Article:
How to Create a Customer Journey Map for Your Small Business

Customer journey mapping acts as the ideal tool to gain insight into how to improve your business for clients. Learn step-by-step how you can map the customer journey for your company.

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Are you interested in the story of a customer’s experience with your company?

This is your opportunity to learn about the elements that contributed to a customer’s purchase of your solutions — and how it (hopefully) led to a long-term relationship. It’s also your window into the ordeals suffered by your clients that prevented additional sales. This is the power of a customer journey map.


Overview: What is customer journey mapping?

Customer journey mappings outline the steps a customer takes to achieve a goal with your company, such as making a purchase. These steps are then documented in a visual diagram outlining a typical experience with your company.

The customer journey map documents every client-facing interaction the customer has with your business from start to finish. It begins when a customer researches a solution to meet their needs, then moves to discovering your company, considering your offerings, purchasing your product or service, and finally, becoming an advocate for your brand.

A customer journey map should be done whenever you’re developing a new product or service, looking for ways to improve your current processes to better serve your customers, or seeking insight into boosting sales and marketing results.

Creating a customer journey map is usually an eye-opening experience. When I talked to car dealerships about the customer journey related to car buying, the dealers had preconceived notions that the consumer relied on the dealership to decide on a car. Dealers hoped to influence consumers to buy the cars they had on their lot.

In reality, most consumers performed their research online and determined the desired car long before visiting the dealership. In fact, car buyers typically visit fewer than two dealerships before buying. This behavior relegated dealerships to simply providing test drives and acting as a fulfillment center. It also meant dealers had to carefully consider the types of cars they purchased, or they could be stuck with the vehicles.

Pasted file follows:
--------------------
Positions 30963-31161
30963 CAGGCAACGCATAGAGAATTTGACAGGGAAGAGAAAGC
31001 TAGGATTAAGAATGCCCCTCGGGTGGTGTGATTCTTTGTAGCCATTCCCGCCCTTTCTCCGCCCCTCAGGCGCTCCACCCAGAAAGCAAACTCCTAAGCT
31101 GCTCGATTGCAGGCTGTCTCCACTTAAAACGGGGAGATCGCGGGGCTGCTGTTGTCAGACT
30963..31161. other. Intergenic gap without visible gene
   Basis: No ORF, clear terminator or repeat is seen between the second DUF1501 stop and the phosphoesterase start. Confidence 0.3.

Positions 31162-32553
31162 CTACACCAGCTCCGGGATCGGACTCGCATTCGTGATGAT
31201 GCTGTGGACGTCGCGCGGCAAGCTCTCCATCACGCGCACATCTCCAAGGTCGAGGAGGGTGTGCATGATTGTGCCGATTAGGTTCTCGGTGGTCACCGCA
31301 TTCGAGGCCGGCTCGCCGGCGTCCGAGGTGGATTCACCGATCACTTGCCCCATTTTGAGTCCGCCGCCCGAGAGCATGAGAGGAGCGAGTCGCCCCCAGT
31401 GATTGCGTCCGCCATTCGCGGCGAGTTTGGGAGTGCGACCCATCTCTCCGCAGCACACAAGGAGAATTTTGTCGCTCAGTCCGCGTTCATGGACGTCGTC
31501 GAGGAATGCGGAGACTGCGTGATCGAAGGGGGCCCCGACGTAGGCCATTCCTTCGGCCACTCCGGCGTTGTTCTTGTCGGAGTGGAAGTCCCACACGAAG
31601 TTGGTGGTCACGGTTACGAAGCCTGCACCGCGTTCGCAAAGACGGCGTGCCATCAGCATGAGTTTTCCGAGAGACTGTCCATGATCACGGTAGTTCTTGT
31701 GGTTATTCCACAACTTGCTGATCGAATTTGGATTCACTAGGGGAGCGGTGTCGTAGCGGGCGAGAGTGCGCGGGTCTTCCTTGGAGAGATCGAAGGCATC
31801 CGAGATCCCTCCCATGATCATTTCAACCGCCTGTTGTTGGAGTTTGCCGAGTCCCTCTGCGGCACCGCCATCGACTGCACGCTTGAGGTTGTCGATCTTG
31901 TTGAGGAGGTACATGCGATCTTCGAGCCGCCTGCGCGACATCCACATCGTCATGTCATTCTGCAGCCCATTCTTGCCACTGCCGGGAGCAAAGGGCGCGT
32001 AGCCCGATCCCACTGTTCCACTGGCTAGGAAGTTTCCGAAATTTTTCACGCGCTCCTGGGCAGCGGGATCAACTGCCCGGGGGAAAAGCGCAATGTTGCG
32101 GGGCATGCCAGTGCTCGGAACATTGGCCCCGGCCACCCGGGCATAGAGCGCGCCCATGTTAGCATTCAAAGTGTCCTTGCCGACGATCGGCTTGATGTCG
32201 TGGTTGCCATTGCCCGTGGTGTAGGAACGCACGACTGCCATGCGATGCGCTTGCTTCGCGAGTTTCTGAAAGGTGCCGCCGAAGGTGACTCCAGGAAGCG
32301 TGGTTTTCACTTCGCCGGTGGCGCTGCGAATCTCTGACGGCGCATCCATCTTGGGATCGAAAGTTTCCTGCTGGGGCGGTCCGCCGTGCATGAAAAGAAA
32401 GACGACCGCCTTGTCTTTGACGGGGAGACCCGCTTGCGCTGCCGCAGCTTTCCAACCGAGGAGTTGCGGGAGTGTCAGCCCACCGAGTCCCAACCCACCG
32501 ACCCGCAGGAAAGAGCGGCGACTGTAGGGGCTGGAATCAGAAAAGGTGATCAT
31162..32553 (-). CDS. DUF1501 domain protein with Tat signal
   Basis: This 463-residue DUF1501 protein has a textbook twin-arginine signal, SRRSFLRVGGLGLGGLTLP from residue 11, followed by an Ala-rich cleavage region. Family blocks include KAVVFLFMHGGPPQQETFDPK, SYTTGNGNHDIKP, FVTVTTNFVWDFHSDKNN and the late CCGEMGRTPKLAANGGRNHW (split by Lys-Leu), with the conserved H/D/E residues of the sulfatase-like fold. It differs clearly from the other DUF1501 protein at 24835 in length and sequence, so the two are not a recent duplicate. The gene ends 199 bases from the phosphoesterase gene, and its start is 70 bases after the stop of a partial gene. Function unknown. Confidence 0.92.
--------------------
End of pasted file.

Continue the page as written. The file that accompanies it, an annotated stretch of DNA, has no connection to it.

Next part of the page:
A customer journey map affords these types of insights — and provides other benefits as well.


What are the benefits of customer journey mapping?

Creating a customer journey map takes time and effort, but the benefits more than make up for this investment. Here are some of the key benefits of a customer journey map.

1. Create the right solution

Investing in a customer journey map at the start of a project can save time and money later because it helps to create the right solution for your customers.

Perhaps you’re building a new product or service. In that process, you might have ideas about the steps customers take when making a purchase or otherwise using your offering. A journey map validates this, and if your ideas are flawed, having the map can prevent spending time, money, and energy on a process or product that confounds customers.

2. Improve your business

A journey map identifies areas of opportunity for your business, which makes it a great tool to evaluate how your company can improve.

For example, customers may be performing more steps than necessary to achieve a desired outcome, such as signing up for an account on your website. They may accept the steps as necessary, but streamlining the process reduces drop-off from customers who gave up, thereby increasing sign-ups and improving customer satisfaction.

3. Enhance marketing and sales

By deeply understanding the client journey, you can be more effective with your marketing and sales efforts. You’re in a position to better evaluate the value of marketing vs advertising activities, and even the impact of your positioning strategy across different buyer personas (the various customer types that match your company’s offerings).

This is possible because the mapping shows at what point customers tend to require the help of a sales or customer service rep, or the best moments to employ various marketing channels, such as providing a sign-up form for a newsletter. You’ll also be better able to meet the needs of your customers because you’ll know what’s turning them away and which digital marketing tips or B2B marketing strategies are working.


How to create a customer journey map

The creation of a customer journey map is straightforward. It boils down to the following five steps.

Step 1: Decide on the objective

The first step is to define the goals of the exercise. What are you trying to achieve by mapping out the customer journey? Is it to understand the path to purchase? Is it to determine the right marketing tactics to use at each stage of the sales funnel?

As part of this, determine the type of user journey map you’re interested in building. Is it about capturing the current state of your processes in order to improve them? Is it to understand a day in the life of your customers? Are you trying to visualize a future state for a product or service you’re building?

Figure out your goals before diving in to ensure you have clarity of purpose and the resources required to achieve your goals. This also prevents the creation of a customer journey map that doesn’t align with your goals.

Tip: Once you’re clear on what you’re trying to achieve, obtain the same information about the customer segments involved in the journey you’re mapping. To help with this, complete a buyer persona for each type of customer going through the journey. This serves two purposes: You identify the characteristics of the customer you want to reach out to as well as the marketing tactics required for each stage of the journey.